Does heaven exist? With well over 100,000 plus recorded and described spiritual experiences collected over 15 years, to base the answer on, science can now categorically say yes. Furthermore, you can see the evidence for free on the website allaboutheaven.org.

Available on Amazon
also on all local Amazon sites, just change .com for the local version (.co.uk, .jp, .nl, .de, .fr etc.)


This book, which covers Visions and hallucinations, explains what causes them and summarises how many hallucinations have been caused by each event or activity. It also provides specific help with questions people have asked us, such as ‘Is my medication giving me hallucinations?’.

Available on Amazon
also on all local Amazon sites, just change .com for the local version (.co.uk, .jp, .nl, .de, .fr etc.)

Symbols - What does heaven look like



The thistle is a fascinating symbol.  It takes on the symbolism of a flower, in other words it is a symbol of an enlightened person -  a person who has gained their crown

The stem of the flower is representative of the spine and the flower head is the opened crown chakra.  There is added power to the symbolism because the flower head is purple - both purple and violet are symbolically the crown chakra or the 'third eye'.

As a consequence, purple is also the colour of 'royalty, high rank, justice, wealth and dignity' - the king and queen.  The thistle is the floral emblem of what was once the Kingdom of Scotland.

The thistle is also an ancient Celtic symbol of nobility of character as well as of birth, "for the wounding or provocation of a thistle yields punishment."

The thistle has been the national emblem of Scotland since the reign of Alexander III (1249–1286) and was used on silver coins issued by James III in 1470. It is also the symbol of the Order of the Thistle, a high chivalric order of Scotland.

Thistle flowers are favourite nectar sources of numerous butterflies. Thistles also attract goldfinches - birds.  We can thus see an inter-related pattern of symbolism surrounds the thistle.


If the flower is pink, it still has great symbolic significance as pink is the colour of love and usually divine love.  Pink, theoretically, is more auspicious than purple.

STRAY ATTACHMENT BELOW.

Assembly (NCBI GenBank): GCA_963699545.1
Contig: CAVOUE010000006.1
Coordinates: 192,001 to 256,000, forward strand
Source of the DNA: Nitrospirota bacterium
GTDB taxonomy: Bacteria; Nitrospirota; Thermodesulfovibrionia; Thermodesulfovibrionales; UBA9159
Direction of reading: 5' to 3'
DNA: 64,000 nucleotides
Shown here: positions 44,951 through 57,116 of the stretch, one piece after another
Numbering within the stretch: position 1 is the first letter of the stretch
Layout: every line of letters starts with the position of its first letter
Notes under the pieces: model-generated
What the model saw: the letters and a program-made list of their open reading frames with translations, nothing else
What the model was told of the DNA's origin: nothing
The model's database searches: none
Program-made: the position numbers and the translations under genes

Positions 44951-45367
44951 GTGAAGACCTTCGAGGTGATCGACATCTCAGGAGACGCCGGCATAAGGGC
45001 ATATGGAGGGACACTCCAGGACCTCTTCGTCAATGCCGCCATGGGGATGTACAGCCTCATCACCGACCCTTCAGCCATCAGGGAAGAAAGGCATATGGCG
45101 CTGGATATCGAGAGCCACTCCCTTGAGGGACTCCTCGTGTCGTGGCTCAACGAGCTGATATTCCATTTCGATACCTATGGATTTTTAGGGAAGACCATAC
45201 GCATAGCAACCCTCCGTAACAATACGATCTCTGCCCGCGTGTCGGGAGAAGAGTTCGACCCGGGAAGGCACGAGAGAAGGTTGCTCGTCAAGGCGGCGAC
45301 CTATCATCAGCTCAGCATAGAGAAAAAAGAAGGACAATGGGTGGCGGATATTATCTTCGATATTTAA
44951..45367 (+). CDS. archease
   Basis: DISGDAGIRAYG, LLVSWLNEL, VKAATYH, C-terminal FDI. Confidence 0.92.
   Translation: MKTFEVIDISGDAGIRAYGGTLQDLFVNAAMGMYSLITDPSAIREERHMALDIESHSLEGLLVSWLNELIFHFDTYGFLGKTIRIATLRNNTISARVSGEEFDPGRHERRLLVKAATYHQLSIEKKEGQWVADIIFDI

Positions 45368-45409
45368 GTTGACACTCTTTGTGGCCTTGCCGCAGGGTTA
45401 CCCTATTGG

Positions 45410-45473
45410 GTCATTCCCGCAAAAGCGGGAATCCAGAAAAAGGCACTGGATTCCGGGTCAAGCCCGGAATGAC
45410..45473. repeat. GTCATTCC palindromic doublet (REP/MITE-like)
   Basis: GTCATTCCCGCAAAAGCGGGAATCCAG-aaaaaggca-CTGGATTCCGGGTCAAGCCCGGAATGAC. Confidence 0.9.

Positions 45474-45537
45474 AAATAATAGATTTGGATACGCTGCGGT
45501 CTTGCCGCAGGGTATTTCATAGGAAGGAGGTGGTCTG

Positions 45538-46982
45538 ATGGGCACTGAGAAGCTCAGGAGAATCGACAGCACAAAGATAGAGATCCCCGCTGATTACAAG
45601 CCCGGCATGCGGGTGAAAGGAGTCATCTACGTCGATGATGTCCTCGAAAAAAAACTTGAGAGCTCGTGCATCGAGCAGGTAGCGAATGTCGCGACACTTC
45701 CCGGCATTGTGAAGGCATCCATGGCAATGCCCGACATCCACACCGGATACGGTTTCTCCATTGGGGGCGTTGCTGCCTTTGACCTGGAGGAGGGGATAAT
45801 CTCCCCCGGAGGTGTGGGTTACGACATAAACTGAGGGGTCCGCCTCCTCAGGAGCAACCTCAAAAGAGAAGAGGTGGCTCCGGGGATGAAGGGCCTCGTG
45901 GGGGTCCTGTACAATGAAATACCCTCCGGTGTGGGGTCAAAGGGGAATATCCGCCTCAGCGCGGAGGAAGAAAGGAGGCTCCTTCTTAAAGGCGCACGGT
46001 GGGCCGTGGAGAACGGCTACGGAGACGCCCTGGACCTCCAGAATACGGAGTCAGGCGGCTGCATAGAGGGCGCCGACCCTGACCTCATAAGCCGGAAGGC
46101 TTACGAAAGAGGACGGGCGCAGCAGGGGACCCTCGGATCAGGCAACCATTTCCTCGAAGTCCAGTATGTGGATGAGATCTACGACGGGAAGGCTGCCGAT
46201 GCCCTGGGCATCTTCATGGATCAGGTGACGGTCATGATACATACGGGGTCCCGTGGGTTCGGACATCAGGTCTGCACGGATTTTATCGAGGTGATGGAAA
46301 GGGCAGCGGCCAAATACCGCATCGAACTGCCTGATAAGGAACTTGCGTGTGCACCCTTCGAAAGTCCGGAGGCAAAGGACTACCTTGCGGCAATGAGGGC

Wikipedia says "Typically, an involucre with a clasping shape of a cup or urn subtends each of a thistle's flowerheads".  In effect the thistle also incorporates chalice symbolism.

One could argue, I suspect, that it also incorporates the symbolism of the pine cone and hence the pineal gland.

Prickles often occur all over the plant – on surfaces such as those of the stem and flat parts of leaves. So if we phrase this another way, the thistle has thorns.  In Christian symbolism an association is thus made between the thistle and Jesus, as Jesus - an enlightened person - wore a crown of thorns - itself a symbolic object.

In less specific symbol systems, the thorn simply takes on thorn symbolism, in effect, the person being symbolically represented has had a life in which they have had to face significant adversity or problems.

AA Milne's Eeyore from Winnie the Pooh

There is thus often a connection made with the thistle and mystics, especially those who have had to suffer to move the world forward.

One last interesting symbolic link.

Carduus is the Latin term for a thistle (hence cardoon, chardon in French), and Cardonnacum is the Latin word for a place with thistles. This is believed to be the origin of name of the Burgundy village of Chardonnay, Saône-et-Loire.

So Chardonnay is 'the place of the thistles' and in Chardonnay they grow vines and make wine.


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